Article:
EXCLUSIVE INTERVIEW: Ryan M. Andrews talks SAVE YOURSELF, FILMMAKING, and the ART OF HORROR
Contributed by Sandra S.
After watching SAVE YOURSELF, directed by Ryan M. Andrews, I wanted to to do nothing but praise him for putting together an ensemble cast of female actresses who play strong women in the film. Ryan M. Andrews is a director from Toronto, Ontario, Canada. He is the director behind multiple shorts and films such as BLACK EVE and SICK: SURVIVE THE NIGHT. Andrews believes in honing your craft and for him, horror film making is an every day art. Today, I pull back the curtain and we get to know Ryan M. Andrews and his thoughts on film making, horror films, and the art of horror.
Tell our readers at Bloodbath & Beyond a little about you. Who is Ryan M. Andrews? How did you get your start in the film industry?
Who is Ryan M. Andrews? Well, he’s that kid you knew that grew up on a steady diet of horror movies and heavy metal music. The loner that hung out in the horror movie section of the local video store. And it turns out he grew up into a person that wouldn’t take “no” for an answer and every time a door shut in his face, he picked the lock and went in anyways. I’m a horror fan that became a horror filmmaker.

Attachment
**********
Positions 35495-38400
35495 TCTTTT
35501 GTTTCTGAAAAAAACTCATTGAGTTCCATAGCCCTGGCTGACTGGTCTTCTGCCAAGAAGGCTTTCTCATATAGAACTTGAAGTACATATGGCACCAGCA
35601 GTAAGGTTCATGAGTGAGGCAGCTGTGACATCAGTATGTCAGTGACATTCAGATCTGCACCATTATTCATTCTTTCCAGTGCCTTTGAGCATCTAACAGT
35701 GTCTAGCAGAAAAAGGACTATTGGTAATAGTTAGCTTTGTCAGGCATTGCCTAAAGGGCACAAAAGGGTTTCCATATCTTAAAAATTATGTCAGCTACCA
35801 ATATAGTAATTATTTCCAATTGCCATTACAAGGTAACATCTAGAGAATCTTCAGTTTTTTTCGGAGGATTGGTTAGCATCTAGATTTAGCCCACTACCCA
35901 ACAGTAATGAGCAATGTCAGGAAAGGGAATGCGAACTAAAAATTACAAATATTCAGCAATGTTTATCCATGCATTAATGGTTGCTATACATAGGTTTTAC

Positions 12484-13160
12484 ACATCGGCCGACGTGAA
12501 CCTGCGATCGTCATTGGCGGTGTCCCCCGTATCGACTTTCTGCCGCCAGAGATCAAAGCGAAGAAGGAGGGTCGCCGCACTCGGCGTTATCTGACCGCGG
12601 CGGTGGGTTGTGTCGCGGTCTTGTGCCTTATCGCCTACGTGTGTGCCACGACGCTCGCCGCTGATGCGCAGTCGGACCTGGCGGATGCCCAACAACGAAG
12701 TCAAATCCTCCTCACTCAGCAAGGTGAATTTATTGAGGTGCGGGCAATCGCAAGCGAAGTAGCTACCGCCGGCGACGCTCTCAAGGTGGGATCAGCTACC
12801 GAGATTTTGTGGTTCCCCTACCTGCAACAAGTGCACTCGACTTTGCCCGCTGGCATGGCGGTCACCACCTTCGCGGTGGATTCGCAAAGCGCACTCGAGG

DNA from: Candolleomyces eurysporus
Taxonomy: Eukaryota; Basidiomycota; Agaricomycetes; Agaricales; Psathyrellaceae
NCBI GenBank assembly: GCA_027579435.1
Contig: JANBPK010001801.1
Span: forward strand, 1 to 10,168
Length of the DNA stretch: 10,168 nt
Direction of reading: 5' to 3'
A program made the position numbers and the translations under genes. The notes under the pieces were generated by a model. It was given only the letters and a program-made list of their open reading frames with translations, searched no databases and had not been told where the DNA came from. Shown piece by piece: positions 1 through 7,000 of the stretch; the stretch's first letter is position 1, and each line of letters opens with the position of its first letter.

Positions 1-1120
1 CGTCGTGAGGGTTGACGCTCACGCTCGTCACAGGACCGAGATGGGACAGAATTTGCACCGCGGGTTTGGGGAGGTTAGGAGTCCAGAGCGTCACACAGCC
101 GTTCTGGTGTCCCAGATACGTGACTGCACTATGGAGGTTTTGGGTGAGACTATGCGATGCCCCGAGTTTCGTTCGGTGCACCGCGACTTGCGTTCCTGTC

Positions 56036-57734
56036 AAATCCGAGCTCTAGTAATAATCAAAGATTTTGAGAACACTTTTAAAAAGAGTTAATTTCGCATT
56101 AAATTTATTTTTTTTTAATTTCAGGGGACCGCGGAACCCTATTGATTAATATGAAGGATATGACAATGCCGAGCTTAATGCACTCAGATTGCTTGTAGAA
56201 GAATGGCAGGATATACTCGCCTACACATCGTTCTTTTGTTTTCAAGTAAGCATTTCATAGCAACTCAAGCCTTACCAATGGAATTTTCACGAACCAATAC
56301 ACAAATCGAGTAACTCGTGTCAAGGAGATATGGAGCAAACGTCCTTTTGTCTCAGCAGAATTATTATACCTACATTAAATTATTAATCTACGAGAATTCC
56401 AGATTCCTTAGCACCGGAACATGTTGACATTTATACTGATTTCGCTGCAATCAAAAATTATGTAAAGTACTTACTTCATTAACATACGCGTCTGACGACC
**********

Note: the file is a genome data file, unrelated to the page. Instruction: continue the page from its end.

As for my start in the industry, I went to college back in 1997 for film. I went to Niagara College and then moved to Toronto and went to a local film school and then after graduating I just worked on any set I could in any position I could. All the while I focused on developing my script writing while I shot numerous short films. By 2005 I started my first feature with whatever change I had in my pocket and went from there.
Your most recent film, SAVE YOURSELF follows five women on a road trip that encounter a “mad scientist.” Where did the idea for SAVE YOURSELF come from?